For some people, this is not a disaster. Because you’re losing the top 20% of your Gross Wage, you don’t get to pay tax/NI/student loan repayment on that slice you’ve lost.  So imagine someone on a wage of £3,000/mo. You will lose £600/mo Gross, but if they were paying 20% tax, 12% NI, 9% SL Interest and 3% into a pension then their net monthly wage actually goes down by £336. For some people no longer commuting to work, paying for child care in normal circumstances, this could actually leave them neutral or better off. The majority of the country earns money via a wage packet which is below £37,500pa. It’s only above that point that they start to lose more of their wage because of the £2,500 limit.

It’s possible that some people will fall into both the furloughing scheme and the self-employed one. For that, their self-employed profits must be the majority of their income for the last three years, but someone with average £30K profits and a £25K wage will get to receive 80% of the whole of their income. For me that’s where a moral dimension cuts in. The Revenue don’t have time and methods to avoid this and it would be good if there were some way people could restrict what they receive, or just hand it back.

FURLOUGHING FOR EMPLOYERS

So how does this thing work from the Employers’ point of view? Well here we are fumbling in the dark as much as anyone. The idea is that the Revenue will be giving an employer a taxable grant which covers 80% of an employee’s wage up to a maximum of £2,500 plus the Employer’s NI percentage on that wage plus the minimum amount which the employer would be putting in through the auto-enrolment pension system. That could amount to over £2,800.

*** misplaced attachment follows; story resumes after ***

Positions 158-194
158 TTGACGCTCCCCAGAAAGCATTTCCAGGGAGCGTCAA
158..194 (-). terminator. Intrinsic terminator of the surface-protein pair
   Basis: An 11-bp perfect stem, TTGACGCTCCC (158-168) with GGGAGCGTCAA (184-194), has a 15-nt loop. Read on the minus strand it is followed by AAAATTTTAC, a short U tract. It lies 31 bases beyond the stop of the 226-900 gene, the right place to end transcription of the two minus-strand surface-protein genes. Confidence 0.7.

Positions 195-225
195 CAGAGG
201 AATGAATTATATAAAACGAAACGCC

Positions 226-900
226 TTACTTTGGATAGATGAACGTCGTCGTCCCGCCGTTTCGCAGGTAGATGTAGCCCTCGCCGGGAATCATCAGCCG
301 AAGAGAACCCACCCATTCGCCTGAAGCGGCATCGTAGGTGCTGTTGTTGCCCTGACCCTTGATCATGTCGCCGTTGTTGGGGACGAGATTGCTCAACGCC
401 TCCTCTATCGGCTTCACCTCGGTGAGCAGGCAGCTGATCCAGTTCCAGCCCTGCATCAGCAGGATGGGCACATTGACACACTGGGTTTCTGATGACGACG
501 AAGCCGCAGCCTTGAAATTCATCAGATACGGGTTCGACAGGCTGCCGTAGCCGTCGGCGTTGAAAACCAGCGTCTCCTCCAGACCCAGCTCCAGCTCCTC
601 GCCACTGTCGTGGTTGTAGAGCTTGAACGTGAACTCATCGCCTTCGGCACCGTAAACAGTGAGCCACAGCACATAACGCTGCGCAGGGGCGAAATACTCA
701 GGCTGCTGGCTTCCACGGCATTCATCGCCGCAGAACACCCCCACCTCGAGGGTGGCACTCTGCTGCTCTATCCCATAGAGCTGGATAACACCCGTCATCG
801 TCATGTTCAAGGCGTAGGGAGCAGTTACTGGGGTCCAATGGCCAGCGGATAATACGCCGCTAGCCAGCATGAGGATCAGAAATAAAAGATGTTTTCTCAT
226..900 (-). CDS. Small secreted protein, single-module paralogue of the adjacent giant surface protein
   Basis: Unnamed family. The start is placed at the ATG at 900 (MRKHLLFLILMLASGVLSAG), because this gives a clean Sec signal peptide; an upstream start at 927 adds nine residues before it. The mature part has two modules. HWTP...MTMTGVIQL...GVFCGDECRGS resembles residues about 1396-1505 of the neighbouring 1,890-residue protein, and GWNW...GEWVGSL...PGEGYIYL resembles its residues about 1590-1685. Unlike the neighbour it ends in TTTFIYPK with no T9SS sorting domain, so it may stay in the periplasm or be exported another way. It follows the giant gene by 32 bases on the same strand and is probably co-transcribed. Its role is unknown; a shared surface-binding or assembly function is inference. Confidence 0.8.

The aim is that no employer should have to be out of pocket by keeping people on. That wage can be topped up by the employer if finances permit.

The wage is then put through the PAYE system – tax and NI is taken of it and the money paid to the employee in the usual fashion. The collective PAYE is then paid over to HMRC in the usual monthly fashion. So April’s furloughed wages are paid out and by 20 May or so, the PAYE has to be passed on. If there are no employees subject to the £2,500 restriction, the employer can then claim back for the net wages plus what was paid over in PAYE. Sadly the system is a brand-new one, no details are yet published and it won’t be open for business until the end of April at best. The PAYE that has to be handed over around April 20th on March’s payroll will still have to be paid.

The claim system will work to a 3-week cycle for some reason and you’ll be accompanying it with all the details to enable HMRC to put the money straight in your bank account but there will always be a period when you’re out of pocket. And there needs to be someone to administer this from the employer’s point of view. Does this count as a breach of the furloughing process to have someone operating payroll? Or to set up the reclaiming process which will undoubtedly involve a secure registration process of sending out codes to enter into a new HMRC website for the scheme?

Where EMTACS have handled people’s PAYE scheme we/I will endeavour to do this for those clients and I’ll be having a ring around to find out what people want to do.  But do bear in mind, this whole thing is in flux.